M8L8TH and Peste Noire’s Famine have joined forces in creating one of the weirdest movements to have ever existed in metal, Commercially friendly NSBM! Best of all was that the partnership released a whole load of ridiculous music and fashion items. Famine who represents all the worst French stereotypes imaginable and who has made a career of his first album that was essentially a well executed Burzum ripoff but with Rock elements to make the whole much more digestible. M8L8TH play metalcore/RAC with a few Black metal aesthetics in the riffs and pretty much consist of frontman Alexey known for killing a few immigrants and whoever is willing to write music for him to rant over.
The NWOBHM movement defined the basis for what both underground and commercial metal would become, everything was present from the gallops, the harmonized melodies, unconventional song structures and the reverence for the riff above all else. The movement struggled with commercializing itself and so even the more vicious bands were obligated in selling out and writing a ballad or a mid-paced rock song in hopes of being picked up by a major label as there was at that time money to be made. The micro-genre eventually burned out due to two main reasons. First was that the door to mainstream success had been closed permanently for the British bands as the media loved Def Leppard and the like. The second reason was that there were far too many bands releasing the same rehashed material while bands elsewhere were exploring unventured paths and the standards were on average raised as the pub rock riffs of most of the NWOBHM were simply not up to par. Enter Deep Switch, a band that appeared in the scene after the death of the genre and were set to make some of the most bizarre NWOBHM imaginable but falling to the same pitfalls as their predecessors.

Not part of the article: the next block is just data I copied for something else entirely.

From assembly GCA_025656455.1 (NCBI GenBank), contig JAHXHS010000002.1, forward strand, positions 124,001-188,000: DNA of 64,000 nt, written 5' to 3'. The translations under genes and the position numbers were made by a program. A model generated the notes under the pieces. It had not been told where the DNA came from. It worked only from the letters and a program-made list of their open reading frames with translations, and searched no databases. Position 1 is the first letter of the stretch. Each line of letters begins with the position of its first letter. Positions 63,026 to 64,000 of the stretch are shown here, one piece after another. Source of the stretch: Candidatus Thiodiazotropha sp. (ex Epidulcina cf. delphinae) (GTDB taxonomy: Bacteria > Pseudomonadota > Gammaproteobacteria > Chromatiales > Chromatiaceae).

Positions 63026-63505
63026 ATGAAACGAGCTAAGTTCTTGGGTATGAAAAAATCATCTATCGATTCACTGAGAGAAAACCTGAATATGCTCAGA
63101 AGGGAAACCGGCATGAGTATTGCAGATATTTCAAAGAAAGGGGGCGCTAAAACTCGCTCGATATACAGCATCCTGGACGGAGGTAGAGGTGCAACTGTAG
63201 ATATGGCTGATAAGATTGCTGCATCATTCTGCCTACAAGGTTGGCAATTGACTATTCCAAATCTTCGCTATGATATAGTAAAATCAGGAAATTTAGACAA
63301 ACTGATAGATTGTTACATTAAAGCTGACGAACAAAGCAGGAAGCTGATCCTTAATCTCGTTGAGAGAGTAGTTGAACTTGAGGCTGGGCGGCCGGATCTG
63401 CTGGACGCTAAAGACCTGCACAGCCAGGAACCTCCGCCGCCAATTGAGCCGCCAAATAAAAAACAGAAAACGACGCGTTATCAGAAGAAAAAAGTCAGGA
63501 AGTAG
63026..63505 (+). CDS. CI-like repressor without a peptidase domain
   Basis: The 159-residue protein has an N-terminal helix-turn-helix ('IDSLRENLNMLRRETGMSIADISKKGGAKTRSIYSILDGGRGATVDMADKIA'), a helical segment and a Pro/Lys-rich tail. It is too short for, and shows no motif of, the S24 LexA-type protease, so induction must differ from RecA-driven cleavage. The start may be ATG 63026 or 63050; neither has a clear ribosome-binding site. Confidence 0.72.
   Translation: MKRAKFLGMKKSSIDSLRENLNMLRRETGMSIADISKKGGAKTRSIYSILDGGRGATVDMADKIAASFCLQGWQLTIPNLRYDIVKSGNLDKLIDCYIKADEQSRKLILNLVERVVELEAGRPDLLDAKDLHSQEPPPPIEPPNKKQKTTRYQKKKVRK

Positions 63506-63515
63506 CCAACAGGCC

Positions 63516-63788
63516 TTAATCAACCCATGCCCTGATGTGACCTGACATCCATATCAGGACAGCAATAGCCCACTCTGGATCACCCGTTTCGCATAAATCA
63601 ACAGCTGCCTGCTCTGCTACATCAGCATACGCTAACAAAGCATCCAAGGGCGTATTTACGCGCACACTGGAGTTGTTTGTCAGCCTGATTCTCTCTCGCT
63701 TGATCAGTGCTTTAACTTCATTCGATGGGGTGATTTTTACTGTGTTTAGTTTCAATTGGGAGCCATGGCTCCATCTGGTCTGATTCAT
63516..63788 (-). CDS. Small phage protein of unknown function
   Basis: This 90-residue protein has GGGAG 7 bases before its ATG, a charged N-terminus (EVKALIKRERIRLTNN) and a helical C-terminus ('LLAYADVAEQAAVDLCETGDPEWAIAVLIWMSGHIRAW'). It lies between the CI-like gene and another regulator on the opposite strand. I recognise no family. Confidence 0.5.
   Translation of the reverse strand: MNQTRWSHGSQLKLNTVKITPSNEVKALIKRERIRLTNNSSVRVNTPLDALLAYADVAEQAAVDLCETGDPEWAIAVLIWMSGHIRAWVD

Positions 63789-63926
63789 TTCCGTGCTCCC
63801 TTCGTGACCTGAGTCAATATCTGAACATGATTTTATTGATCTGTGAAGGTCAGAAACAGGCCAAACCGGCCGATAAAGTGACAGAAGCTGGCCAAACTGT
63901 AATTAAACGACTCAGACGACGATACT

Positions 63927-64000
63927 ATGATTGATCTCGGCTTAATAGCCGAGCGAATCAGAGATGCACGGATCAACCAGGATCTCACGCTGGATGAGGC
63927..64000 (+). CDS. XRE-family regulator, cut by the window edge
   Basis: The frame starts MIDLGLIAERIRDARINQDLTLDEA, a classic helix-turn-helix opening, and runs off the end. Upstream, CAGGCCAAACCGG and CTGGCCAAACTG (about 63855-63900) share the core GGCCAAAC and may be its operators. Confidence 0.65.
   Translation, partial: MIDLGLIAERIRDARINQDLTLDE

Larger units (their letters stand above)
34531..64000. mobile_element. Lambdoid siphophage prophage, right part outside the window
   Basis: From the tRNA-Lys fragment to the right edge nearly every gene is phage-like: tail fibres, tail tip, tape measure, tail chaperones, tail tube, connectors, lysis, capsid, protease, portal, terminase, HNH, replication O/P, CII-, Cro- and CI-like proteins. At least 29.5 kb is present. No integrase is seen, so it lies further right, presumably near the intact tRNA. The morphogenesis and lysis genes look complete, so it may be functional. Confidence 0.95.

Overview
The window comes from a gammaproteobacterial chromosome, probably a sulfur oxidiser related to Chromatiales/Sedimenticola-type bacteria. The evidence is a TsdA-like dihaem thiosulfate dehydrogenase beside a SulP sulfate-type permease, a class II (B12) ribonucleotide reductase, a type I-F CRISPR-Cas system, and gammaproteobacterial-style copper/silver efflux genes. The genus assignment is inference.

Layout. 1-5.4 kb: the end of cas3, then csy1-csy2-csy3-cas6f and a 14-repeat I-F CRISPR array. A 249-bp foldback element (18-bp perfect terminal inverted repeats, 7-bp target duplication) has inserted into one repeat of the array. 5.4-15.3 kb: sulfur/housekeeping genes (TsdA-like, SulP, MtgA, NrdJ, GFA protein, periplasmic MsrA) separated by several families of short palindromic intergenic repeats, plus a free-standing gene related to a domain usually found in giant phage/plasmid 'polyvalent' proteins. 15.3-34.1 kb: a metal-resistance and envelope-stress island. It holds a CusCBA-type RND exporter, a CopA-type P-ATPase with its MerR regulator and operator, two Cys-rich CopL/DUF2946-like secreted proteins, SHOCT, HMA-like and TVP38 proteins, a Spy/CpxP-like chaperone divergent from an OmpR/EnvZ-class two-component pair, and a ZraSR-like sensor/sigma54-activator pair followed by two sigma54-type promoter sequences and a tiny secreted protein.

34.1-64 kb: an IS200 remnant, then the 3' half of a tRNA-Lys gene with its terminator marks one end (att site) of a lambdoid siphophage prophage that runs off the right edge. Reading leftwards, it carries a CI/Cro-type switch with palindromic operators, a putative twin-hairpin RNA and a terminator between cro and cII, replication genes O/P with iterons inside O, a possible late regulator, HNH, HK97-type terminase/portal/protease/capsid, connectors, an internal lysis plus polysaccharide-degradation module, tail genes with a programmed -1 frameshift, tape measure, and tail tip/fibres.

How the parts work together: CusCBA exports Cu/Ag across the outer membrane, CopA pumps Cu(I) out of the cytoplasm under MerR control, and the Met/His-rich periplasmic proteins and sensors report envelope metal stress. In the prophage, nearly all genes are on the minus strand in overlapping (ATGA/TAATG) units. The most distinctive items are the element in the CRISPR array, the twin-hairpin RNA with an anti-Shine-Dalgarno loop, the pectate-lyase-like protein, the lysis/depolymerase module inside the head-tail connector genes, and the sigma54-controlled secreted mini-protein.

If we had to concoct a subgenre that would be a form of Spinoza Ray ProzakVijay Prozak Brett Stevens sonic Hell, it could well be slam: a death metal influenced continuation of what Pantera and Meshuggah did to speed metal, giving it a bit of groove and lots of chromatic fills based on rhythmic expectation. Internal Bleeding pretty much pioneered this subgenre.
Its name translating to “Black Ceremony,” Rippikoulu’s legendary demo was released only on tape at the time before being reissued by Svart Records seventeen years later, allowing for the democratisation of this powerful release for those would endure such a bludgeoning. Clear yet rumbling production allows for distinctly Finnish melodies in a simple death/doom form that is derived from the grindcore available at the time. Though this could be qualified as being a second or third tier Finnish record, very few are able to muscially evoke physical oppression as well as Rippikoulu.
Elegy Records, the second oldest and longest running USBM record label, is closing its doors after 22 years due to social justice warriors lobbying to get them kicked off of credit card processors. The entire webstore is having a 60% off sale resulting in many classic and hard-to-find releases being available for around $4.